Observing a CueThink Classroom: A Walkthrough Guide

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Today’s administrators are required to be in many places at the same time. They have to constantly size up the different school initiatives and instructional strategies to decide which ones can improve student learning.  We have created a guide to help administrators observe what an active and collaborative math classroom looks like.

A CueThink classroom can lead to reflective conversations about the quality of student thinking as well as the quality of finished products. One way to gain insight into these types of conversations is through classroom walkthroughs.  Walkthroughs provide a snapshot of what is visible in classroom culture in longer than 5 to 10 minutes per class..

Key to a classroom walkthrough is knowing what you're looking for in a classroom. Using a checklist helps facilitate thoughtful conversations with teachers about their practice and the classroom environment. Principal John Skretta (2007) says that “their greatest value is that administrators can use them to gather data, which in turn can be used to prompt and provoke dialogue about instruction between teachers and administrators”  (Protheroe p. 30). Using a walkthrough protocol allows administrators to make the most of their time to understand how a CueThink classroom looks, sounds, and feels like in action.

How does a CueThink classroom feel?

One element of school culture is how classrooms feel. Tangible evidence of school culture (the physical, visual, auditory, or other sensory signs) demonstrate the behaviors of teachers, students, parents, and administrators (Shafer, 2018).  Questions to ask during the walkthrough related to the feel of the classroom environment include:

  • Are the students excited about learning?  

  • Do you want to stay beyond allotted time because it feels like the place to be?  

  • Are students persisting in their work? Are the students working through issues without giving up?  

  • Are they working beyond the frustration of not understanding and learning to take it slow? Are students talking about their challenges and ways to figure them out?

What instructional elements do you see in a CueThink classroom?

The visual aspects of classroom observations give administrators a picture of the instructional and curriculum components.  Thinking about evidence of student learning is not only in the work the student completes but in the process and tools of learning.  

  • What are there observable objectives? What does the student need to know and be able to do in this lesson?

  • What instructional materials and technology are used?

  • Are students engaged?  

  • Is there evidence of flexible student grouping?

What teacher behaviors do you see?

Listening to the quality of school talk in a classroom gives administrators useful data into the effectiveness of instruction. It is a direct link to assessing if the student truly understands the skills and concepts taught. Listening to the student presentations at the Review Phase of CueThink gives data on student thinking that is needed to plan the next instructional steps.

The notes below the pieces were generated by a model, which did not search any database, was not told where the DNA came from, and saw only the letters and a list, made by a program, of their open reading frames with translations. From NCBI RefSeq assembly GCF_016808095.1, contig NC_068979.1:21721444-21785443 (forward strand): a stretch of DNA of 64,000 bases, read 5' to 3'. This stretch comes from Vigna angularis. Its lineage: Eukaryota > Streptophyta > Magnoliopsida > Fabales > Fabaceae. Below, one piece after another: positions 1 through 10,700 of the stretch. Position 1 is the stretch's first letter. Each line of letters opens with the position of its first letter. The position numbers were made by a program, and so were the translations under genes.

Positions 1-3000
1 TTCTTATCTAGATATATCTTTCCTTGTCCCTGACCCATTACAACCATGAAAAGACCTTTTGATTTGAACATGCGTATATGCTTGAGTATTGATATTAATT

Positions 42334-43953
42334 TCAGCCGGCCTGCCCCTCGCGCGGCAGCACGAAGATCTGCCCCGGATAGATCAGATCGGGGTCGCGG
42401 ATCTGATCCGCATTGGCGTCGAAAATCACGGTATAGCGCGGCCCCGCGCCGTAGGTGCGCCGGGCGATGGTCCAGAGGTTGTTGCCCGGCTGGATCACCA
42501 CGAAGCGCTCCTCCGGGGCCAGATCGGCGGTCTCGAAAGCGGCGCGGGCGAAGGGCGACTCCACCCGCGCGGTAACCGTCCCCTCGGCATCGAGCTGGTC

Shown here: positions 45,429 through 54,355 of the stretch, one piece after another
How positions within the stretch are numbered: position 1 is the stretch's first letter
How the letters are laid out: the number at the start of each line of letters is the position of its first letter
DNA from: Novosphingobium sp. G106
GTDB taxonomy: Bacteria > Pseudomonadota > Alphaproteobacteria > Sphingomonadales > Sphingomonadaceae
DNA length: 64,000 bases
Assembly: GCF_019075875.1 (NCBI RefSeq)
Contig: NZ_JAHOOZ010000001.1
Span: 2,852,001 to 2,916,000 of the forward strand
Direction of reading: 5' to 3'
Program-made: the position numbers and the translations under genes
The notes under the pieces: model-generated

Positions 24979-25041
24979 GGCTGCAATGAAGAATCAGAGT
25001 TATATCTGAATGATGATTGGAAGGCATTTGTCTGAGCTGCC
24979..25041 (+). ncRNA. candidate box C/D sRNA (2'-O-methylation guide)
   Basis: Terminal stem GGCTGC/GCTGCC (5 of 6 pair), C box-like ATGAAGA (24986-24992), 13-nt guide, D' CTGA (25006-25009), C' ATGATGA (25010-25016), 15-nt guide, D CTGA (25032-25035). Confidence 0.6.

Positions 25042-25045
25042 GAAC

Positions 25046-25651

• Is the teacher encouraging talk about problems and the use of language that facilitates problem-solving?

  • Is the teacher illustrating application, analysis, and creation of new ideas and strategies?

  • Is the teacher modeling problem-solving language and think-alouds to illustrate thinking?

What student behaviors do you see?

John Hattie states that quality feedback is an essential part of visible, active learning. CueThink fosters opportunities to receive three types of feedback: task-oriented, process-oriented and self-regulation. (Hattie and Zierer, p. 85) Conversations led by students are a staple of the CueThink experience.  Students generated questions are compelling data gathering opportunities that document student understanding. Their questions and conversations are indicators of students engaged in a task.

  • How is student engagement taking place?

  • Is student engagement a slow, thoughtful work process that involves challenge and dealing with difficulty?

  • Are the rates that students work differ based on the problem-solving process and skills set of the student?

Using the CueThink Observation Protocol As a Part of Administrative Practice

Printable Observation Protocol

Printable Observation Protocol

The CueThink Observation Protocol provides administrators with information about the power of problem-solving.  A protocol is defined as “A protocol is defined as "agreed-upon guidelines for reading, recording, discussing, or reporting that ensure equal participation and accountability.” (Berger and Libby p. 345) Protocols provide the observer with a means to frame discussions and data to help with instructional planning. The CueThink Observation protocol is a jumping off point for Administrators as a lens to frame the learning experience in the classroom from the teacher and student perspectives.  The information can help determine the effectiveness of the platform and lead to instructional decisions.

Works Cited

Berger, Ron, et al. Learning That Lasts: Engaging, Challenging, and Empowering Students with De. John Wiley & Sons, 2016.

Hattie, John, and Klaus Zierer. 10 Mindframes for Visible Learning: Teaching for Success. Routledge, 2018.

Protheroe, Nancy. The Principal's Playbook: Tackling School Improvement. Educational Research Service, 2010.

“What Makes a Good School Culture?” Harvard Graduate School of Education, www.gse.harvard.edu/news/uk/18/07/what-makes-good-school-culture.